Vacuum AFM

Mar 7, 2017 - the Vacuum AFM was a joint project with R. Tanaka


Existing AFMs operate largely in laboratory temperature and pressure environments. For metallic and high purity samples, this precludes measurements of a clean surface since even brief exposure to air will result in surface organic contamination and oxidation of exposed metal (a tiny, nanometer-thick oxide coating forms on all metals exposed to air and is responsible for preventing metals from disintegrating! Some scientific questions, however, would benefit from direct measurement of a pure metallic surface, which cannot be realistically done in air). The purpose of this instrument is to enable AFM testing of clean surfaces, by combining an Argon ion gun to clean the surface under high vacuum, and a large vacuum chamber housing the AFM. After the sample surface is cleaned of contamination and oxides under vacuum in the ion gun, the sample is transferred under the AFM head under vacuum-tight conditions. The chamber is then back-filled with high purity nitrogen (minimal water and oxygen content, to avoid oxidation) as necessary for the measurements to proceed. To facilitate the sample transfer process, a single glove is attached to the chamber, allowing an operator to move and position multiple samples without exposing the chamber to outside air.


Some aspects of the design may be of interest:



From left to right, the front, back, and top views of the device.

From the front you can see the computer interface and valve box. From the back, the vibration isolation table inside the chamber and the argon ion gun power supply are visible. From the top, two glass viewports are visible along with the glove port.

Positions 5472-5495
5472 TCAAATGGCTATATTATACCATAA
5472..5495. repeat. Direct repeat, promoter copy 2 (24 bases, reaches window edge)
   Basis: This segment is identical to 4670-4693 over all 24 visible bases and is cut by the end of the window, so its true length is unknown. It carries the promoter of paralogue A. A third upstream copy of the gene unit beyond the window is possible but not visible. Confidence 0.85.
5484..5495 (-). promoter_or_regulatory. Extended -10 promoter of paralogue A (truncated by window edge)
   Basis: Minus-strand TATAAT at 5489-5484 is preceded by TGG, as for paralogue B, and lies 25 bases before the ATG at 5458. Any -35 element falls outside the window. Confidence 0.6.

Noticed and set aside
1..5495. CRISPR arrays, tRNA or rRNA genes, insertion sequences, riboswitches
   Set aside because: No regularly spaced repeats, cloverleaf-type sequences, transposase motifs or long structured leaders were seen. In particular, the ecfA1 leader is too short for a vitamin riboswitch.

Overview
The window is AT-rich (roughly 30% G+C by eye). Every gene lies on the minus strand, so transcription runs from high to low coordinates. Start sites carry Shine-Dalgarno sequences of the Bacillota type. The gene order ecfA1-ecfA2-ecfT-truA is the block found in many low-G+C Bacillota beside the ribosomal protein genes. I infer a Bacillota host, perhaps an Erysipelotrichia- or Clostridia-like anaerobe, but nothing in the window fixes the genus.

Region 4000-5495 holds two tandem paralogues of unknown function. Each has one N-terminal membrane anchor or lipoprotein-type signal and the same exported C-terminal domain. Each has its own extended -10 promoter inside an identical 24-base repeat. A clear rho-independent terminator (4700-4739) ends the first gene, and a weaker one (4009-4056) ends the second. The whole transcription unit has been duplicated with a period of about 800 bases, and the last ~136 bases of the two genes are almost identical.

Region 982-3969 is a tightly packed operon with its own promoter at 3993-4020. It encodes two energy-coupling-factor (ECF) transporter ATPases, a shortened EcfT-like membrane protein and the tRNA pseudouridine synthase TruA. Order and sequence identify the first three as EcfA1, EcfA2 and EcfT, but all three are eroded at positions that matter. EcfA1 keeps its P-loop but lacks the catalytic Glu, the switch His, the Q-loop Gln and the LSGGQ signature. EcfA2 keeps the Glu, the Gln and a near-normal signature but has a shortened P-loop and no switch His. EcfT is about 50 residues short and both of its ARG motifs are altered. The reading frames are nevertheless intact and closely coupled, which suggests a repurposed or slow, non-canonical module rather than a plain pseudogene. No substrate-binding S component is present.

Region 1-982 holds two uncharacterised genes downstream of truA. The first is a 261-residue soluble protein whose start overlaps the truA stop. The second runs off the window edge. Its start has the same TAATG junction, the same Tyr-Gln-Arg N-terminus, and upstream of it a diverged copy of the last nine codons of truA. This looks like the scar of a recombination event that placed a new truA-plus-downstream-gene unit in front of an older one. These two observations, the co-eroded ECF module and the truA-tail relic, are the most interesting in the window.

On left, the large vacuum pumps for the main chamber. On right, the smaller vacuum pumps for the ion gun chamber.

Both the main chamber and the ion gun chamber are vacuumed using independent sets of turbopump in line with a roughing pump. The main chamber has a very big oil-filled rotary vane pump which brings the chamber to around 100 mTorr, along with a medium speed (48 kRPM) turbomolecular pump that brings it to 1 mTorr. The ion gun chamber has a small diaphragm pump (to avoid oil contamination of the high vacuum components) which gets to 1 Torr, and a high speed (90 kRPM) turbomolecular pump that brings the vacuum to 1e-6 Torr.

Argon ion cleaner

A closer look at the argon ion cleaner.

In this image the connection of the argon cleaning chamber to the main chamber is visible, along with the small argon cylinder and a microammeter to measure the ion current incident on the sample.